I finished Alba, which was as good as I remembered it being. Delacorta rules.
I also finished The Shadow of the Wind, which has the distinction at this point in time as being the best book I’ve read this year. I just looked, and there’s really a strong possibility that it’s the best book I’ve read in the whole of last year too. (If you haven’t read my previous post about it, jump down and read it so you’re all caught up. It’s just the next post down. We’ll wait here.)The writing is gorgeous, in that frustrating “I could never, ever, in my entire life write a book like this” kind of way. I almost cried four different times while reading it, and when I got to the end I was close to tears simply because I was overcome by the beauty of it all.
There’s a quote from the beginning of the novel, as Daniel describes reading the book that will change his life, that in turn describes my experience with this book.
“As it unfolded, the structure of the story began to remind me of one of those Russian dolls that contain innumerable ever-smaller dolls within. Step by step the narrative split into a thousand stories, as if it had entered a gallery of mirrors, its identity fragmented into endless reflections. The minutes and hours glided by as in a dream. … I was plunged into a new world of images and sensations, peopled by characters who seemed as real to me as my room. … My eyes began to close, but I resisted. I did not want to lose the story’s spell or bid farewell to its characters yet.” p 7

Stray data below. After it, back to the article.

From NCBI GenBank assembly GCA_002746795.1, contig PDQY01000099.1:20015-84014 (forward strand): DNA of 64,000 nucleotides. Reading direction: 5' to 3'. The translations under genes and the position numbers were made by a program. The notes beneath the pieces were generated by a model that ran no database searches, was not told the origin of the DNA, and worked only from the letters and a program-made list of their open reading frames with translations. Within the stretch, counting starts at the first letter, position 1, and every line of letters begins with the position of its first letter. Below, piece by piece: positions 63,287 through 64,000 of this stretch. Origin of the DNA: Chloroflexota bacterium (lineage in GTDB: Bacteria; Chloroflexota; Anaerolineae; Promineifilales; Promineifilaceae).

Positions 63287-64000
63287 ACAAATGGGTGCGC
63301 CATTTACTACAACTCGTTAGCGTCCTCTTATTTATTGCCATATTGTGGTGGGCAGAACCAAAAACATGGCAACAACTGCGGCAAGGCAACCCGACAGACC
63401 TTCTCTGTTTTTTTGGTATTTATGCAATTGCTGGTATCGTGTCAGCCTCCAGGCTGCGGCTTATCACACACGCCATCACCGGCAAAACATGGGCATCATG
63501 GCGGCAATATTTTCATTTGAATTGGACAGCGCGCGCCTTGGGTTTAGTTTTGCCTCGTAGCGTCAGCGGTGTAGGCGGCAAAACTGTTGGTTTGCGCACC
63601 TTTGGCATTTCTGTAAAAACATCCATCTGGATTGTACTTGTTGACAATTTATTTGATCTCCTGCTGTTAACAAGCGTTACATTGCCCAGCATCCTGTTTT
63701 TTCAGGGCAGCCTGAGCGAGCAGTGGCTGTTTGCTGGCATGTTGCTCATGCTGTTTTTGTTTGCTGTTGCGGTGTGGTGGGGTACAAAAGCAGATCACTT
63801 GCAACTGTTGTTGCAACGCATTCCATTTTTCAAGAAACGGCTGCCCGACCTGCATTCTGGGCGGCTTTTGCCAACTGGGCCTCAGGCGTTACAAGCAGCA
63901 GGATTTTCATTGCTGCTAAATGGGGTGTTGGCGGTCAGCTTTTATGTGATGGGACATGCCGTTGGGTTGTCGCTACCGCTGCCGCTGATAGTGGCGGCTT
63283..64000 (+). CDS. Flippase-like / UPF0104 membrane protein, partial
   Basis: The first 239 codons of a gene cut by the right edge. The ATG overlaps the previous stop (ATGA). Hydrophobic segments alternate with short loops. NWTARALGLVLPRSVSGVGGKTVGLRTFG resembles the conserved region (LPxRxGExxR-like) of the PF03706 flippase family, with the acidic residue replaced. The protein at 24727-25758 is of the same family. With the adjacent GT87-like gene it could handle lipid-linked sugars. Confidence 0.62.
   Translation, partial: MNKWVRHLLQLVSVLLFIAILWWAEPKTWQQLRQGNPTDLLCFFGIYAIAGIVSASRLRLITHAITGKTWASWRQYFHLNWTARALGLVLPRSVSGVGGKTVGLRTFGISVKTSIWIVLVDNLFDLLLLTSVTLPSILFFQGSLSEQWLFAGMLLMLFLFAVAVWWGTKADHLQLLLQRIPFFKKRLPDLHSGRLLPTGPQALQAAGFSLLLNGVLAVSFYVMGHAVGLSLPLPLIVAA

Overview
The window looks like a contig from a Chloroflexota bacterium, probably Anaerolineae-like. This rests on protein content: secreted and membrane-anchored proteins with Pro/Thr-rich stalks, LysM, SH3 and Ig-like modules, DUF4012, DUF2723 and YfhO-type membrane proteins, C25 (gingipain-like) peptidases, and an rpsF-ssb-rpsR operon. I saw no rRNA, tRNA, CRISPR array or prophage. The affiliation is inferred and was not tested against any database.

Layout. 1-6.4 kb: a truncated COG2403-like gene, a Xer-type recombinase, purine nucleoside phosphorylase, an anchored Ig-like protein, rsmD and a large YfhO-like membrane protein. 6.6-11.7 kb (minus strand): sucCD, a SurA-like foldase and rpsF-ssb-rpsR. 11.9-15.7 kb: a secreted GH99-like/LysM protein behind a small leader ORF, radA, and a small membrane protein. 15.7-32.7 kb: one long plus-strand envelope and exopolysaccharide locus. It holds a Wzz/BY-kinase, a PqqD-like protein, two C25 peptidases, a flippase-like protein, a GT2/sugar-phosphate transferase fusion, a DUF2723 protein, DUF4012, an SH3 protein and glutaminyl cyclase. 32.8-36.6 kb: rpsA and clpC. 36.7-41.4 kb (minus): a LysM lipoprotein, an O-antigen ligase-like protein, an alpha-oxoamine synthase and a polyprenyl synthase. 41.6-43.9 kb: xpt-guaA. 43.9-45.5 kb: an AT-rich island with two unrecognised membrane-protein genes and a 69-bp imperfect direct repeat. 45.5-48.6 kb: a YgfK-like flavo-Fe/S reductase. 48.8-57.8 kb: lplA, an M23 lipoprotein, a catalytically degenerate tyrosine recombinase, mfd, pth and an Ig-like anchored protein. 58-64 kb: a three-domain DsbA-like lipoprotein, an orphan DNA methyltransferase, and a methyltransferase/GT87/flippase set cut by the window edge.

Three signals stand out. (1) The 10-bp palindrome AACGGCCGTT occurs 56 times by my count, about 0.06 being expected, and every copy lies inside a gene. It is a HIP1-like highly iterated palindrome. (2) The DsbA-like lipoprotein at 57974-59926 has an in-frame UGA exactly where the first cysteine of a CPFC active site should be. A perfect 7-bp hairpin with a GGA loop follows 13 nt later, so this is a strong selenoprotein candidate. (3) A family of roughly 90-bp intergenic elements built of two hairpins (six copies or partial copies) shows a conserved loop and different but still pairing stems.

I know I’m about to sound all hippy here, but there’s something magical about this book. It’s one of those dream books, the kind you want on a desert island, the kind that sucks you in and doesn’t let go as you live in someone else’s life. The mysteries in it are so tangled, so circular and reflective, that at every turn there’s a suprise, something that sends your thoughts spiraling in another direction in an attempt to make the connections needed to solve them. The characters are so vivid that they’ll break your heart, and if you make it all the way through the book without feeling at least nervous for a number of them, if not downright terrified, we really have nothing to talk about.
The moral of the book, and the reason I had such a strong reaction to it, is that stories have immense power. The stories we tell, and the ones we don’t, bind us together in unimaginable ways. Books have the power to influence the course of our lives, and in some cases, posess a saving grace. I really can’t recommend this book highly enough.
I know I was doing really well at alternating fiction and non-fiction, but Eleanor Roosevelt ruined my streak. I have a couple novels due back to the library soon, so I’ll be reading those next: Wake Up, Sir by Jonathan Ames, and The Confessions of Max Tivoli by Andrew Sean Greer. I’ve heard great things about both of them.
Current total: 23
Just Finished: The Shadow of the Wind by Carlos Ruiz Zafon
Next Up: Wake Up, Sir by Jonathan Ames